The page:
@gardeningjunkie Great spotlight! We have both been involved in some groups, I assume the joint replacement ones, so it's very nice to get to know more about you. The picture is gorgeous, I assume that is close to your western home, and how fortunate you are to have two homes, both overlooking the water.
Your attitude is so wonderful, I admire that. We all need to be positive about our lives, no matter what we are dealing with.
JK

COMMENT
@merpreb

@gardeningjunkie– Greetings. It's nice to meet you. I do not believe that our paths have crossed yet. My husband has GD, but not as severe as yours. I will look you up and see how I can help him more, and get to know you more. Your story is one of hope that is the personification of Connect. Thank you.

Jump to this post

I will respond more completely about what I learned on the Grover's Skin Site. My sister also has dealt with a minor case for years, no more than a mild itch and small rash under her breasts and not interested in bothering with cilantro smoothie. For me and about 50% of the others severely affected folks this daily drink has been amazing. Also good that it has no negative side effects if it doesn't help.

COMMENT
@gardeningjunkie

I will respond more completely about what I learned on the Grover's Skin Site. My sister also has dealt with a minor case for years, no more than a mild itch and small rash under her breasts and not interested in bothering with cilantro smoothie. For me and about 50% of the others severely affected folks this daily drink has been amazing. Also good that it has no negative side effects if it doesn't help.

Jump to this post

@gardenjunkie Boy Id be in trouble I cant stand cilantro so glad it helps you and others.

COMMENT
@gardeningjunkie

I did notice one important miss-print in my answer to question 3. It should read "I don't want to be defined by my health issues", not "do want". What I mean by that is I prefer for others not to focus on my health. I am more than my health issues.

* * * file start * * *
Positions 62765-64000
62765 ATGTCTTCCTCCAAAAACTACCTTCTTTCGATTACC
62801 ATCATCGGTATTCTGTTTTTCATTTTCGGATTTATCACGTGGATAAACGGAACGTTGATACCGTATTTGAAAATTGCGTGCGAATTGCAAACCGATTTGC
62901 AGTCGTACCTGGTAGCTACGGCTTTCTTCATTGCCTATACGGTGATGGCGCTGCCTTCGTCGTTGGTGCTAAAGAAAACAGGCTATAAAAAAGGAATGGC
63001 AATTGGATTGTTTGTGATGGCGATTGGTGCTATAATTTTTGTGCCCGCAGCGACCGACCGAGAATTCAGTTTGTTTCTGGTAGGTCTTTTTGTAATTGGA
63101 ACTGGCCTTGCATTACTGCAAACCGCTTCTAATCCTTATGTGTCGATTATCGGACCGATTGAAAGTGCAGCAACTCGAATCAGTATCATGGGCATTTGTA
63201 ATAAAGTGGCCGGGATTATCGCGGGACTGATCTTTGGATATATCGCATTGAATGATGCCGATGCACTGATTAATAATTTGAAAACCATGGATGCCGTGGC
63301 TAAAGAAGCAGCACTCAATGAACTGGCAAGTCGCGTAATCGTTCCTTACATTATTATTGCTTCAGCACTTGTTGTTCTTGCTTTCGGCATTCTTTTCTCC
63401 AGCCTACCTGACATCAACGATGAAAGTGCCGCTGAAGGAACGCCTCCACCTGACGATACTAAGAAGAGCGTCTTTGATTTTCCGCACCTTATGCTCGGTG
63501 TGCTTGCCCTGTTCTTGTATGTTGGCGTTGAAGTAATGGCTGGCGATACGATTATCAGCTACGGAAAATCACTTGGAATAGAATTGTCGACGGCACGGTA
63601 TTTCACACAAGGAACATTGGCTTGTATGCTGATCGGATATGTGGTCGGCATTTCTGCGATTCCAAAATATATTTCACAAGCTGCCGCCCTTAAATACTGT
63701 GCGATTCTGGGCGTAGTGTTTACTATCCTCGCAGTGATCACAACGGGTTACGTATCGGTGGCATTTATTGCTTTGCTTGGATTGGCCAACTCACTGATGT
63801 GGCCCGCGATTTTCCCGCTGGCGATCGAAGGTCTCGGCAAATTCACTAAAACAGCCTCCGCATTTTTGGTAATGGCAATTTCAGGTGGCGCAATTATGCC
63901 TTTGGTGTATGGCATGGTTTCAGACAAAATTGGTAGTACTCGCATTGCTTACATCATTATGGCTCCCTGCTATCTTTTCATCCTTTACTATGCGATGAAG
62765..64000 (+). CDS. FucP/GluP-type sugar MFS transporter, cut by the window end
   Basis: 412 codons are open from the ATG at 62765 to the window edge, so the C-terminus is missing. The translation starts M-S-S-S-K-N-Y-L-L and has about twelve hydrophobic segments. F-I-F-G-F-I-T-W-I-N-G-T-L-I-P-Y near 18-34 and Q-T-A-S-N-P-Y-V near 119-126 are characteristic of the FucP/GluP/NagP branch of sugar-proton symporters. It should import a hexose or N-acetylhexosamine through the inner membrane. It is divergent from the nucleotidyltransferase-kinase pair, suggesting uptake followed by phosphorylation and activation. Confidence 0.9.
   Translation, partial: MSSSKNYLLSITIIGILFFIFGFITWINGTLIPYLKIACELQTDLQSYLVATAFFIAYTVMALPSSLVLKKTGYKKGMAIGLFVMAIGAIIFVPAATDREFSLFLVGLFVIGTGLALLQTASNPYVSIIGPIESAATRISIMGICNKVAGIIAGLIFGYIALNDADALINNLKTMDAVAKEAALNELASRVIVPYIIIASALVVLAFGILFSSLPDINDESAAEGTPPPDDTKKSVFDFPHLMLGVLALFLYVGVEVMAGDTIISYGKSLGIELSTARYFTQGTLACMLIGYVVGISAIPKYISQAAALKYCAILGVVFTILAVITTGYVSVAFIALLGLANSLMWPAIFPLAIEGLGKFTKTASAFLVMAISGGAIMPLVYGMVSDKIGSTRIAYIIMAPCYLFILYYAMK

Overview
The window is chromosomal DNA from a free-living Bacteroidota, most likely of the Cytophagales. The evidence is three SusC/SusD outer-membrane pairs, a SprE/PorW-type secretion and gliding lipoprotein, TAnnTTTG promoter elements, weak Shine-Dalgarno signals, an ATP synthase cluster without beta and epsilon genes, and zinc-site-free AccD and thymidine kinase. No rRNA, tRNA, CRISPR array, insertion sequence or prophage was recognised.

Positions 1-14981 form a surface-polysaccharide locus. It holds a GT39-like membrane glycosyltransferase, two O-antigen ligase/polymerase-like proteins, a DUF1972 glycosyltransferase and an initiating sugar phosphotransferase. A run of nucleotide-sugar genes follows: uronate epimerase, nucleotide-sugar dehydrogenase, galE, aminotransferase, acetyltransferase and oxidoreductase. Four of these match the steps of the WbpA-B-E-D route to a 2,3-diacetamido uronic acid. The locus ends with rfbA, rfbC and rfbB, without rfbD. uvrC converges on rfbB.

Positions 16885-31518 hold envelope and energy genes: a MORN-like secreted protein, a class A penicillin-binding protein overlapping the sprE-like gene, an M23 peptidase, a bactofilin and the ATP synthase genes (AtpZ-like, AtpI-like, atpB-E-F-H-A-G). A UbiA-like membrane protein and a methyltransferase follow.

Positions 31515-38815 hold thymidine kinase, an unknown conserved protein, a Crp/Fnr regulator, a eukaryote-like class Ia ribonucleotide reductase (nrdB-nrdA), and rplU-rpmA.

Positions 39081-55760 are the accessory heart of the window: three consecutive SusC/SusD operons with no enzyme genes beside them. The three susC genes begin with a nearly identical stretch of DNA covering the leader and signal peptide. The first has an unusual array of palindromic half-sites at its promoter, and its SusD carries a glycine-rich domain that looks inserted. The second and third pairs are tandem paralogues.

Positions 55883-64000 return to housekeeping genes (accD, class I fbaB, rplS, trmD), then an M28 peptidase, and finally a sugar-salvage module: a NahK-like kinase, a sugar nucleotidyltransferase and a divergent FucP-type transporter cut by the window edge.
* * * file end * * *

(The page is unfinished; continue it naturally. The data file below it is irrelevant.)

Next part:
Hope is what pulled me though some of my darkest times and perhaps stories of my successes will inspire others to feel hopeful and not give up.

Jump to this post

Hi @gardeningjunkie and @hopeful33250, I corrected the typo in the article.

COMMENT
@lioness

@gardenjunkie Boy Id be in trouble I cant stand cilantro so glad it helps you and others.

Jump to this post

@lioness. I don’t care for cilantro either. I have read that it’s one of those things that people either love or hate, no in-between. Out taste buds certainly vary.
JK

Liked by lioness

COMMENT
@contentandwell

@lioness. I don’t care for cilantro either. I have read that it’s one of those things that people either love or hate, no in-between. Out taste buds certainly vary.
JK

Jump to this post

@contentandwell

COMMENT

@contentandwell sorry finger hit reply by mistake. Another tasteI don't like are avocados so I freeze small pieces and use in my smoothie ,makes it thicker and good

COMMENT
@lioness

@contentandwell sorry finger hit reply by mistake. Another tasteI don't like are avocados so I freeze small pieces and use in my smoothie ,makes it thicker and good

Jump to this post

@lioness. I do love avocados but if I was to calculate the price per avocado used, since many go beyond being usable, I figure I must be paying about $4 per avocado! I pay between $1.50 – $2 each and at least half end up in the garbage.
JK

COMMENT
@contentandwell

@lioness. I do love avocados but if I was to calculate the price per avocado used, since many go beyond being usable, I figure I must be paying about $4 per avocado! I pay between $1.50 – $2 each and at least half end up in the garbage.
JK

Jump to this post

@contentandwell I get the ripe ones and scoop out a teaspoon , wrap in plastic wrap and freeze for my smoothie

COMMENT
@contentandwell

@lioness. I don’t care for cilantro either. I have read that it’s one of those things that people either love or hate, no in-between. Out taste buds certainly vary.
JK

Jump to this post

Surprisingly after drinking it daily now since March it is not noticeably nasty. No big deal. We both know if we are suffering enough we make ourselves do things that could help us and in time it's just part of our daily routine.

COMMENT
Please login or register to post a reply.

Invite Others

Send an email to invite people you know to join the About Connect: Who, What & Why page.

Please login or register to send an invite.